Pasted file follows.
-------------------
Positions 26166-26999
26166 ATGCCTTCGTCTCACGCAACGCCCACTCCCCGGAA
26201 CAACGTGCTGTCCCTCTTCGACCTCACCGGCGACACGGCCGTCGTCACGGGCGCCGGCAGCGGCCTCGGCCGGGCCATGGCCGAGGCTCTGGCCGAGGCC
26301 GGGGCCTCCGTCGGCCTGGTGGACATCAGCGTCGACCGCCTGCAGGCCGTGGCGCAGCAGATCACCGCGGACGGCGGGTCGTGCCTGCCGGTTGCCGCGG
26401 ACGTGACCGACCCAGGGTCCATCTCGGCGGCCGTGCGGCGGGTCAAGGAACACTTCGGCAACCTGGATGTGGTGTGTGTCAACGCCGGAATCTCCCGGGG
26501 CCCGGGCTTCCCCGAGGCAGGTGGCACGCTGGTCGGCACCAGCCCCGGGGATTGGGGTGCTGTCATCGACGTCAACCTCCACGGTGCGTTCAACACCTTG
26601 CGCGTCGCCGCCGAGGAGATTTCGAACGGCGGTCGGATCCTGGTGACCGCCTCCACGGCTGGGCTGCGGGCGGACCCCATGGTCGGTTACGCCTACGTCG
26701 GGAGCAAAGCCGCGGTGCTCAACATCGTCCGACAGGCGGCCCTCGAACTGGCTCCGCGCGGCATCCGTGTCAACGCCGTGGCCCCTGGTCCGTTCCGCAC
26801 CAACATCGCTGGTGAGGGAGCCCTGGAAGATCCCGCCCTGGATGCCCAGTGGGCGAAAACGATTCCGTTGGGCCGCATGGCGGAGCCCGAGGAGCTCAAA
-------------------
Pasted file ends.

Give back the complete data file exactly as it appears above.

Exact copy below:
Positions 26166-26999
26166 ATGCCTTCGTCTCACGCAACGCCCACTCCCCGGAA
26201 CAACGTGCTGTCCCTCTTCGACCTCACCGGCGACACGGCCGTCGTCACGGGCGCCGGCAGCGGCCTCGGCCGGGCCATGGCCGAGGCTCTGGCCGAGGCC
26301 GGGGCCTCCGTCGGCCTGGTGGACATCAGCGTCGACCGCCTGCAGGCCGTGGCGCAGCAGATCACCGCGGACGGCGGGTCGTGCCTGCCGGTTGCCGCGG
26401 ACGTGACCGACCCAGGGTCCATCTCGGCGGCCGTGCGGCGGGTCAAGGAACACTTCGGCAACCTGGATGTGGTGTGTGTCAACGCCGGAATCTCCCGGGG
26501 CCCGGGCTTCCCCGAGGCAGGTGGCACGCTGGTCGGCACCAGCCCCGGGGATTGGGGTGCTGTCATCGACGTCAACCTCCACGGTGCGTTCAACACCTTG
26601 CGCGTCGCCGCCGAGGAGATTTCGAACGGCGGTCGGATCCTGGTGACCGCCTCCACGGCTGGGCTGCGGGCGGACCCCATGGTCGGTTACGCCTACGTCG
26701 GGAGCAAAGCCGCGGTGCTCAACATCGTCCGACAGGCGGCCCTCGAACTGGCTCCGCGCGGCATCCGTGTCAACGCCGTGGCCCCTGGTCCGTTCCGCAC
26801 CAACATCGCTGGTGAGGGAGCCCTGGAAGATCCCGCCCTGGATGCCCAGTGGGCGAAAACGATTCCGTTGGGCCGCATGGCGGAGCCCGAGGAGCTCAAA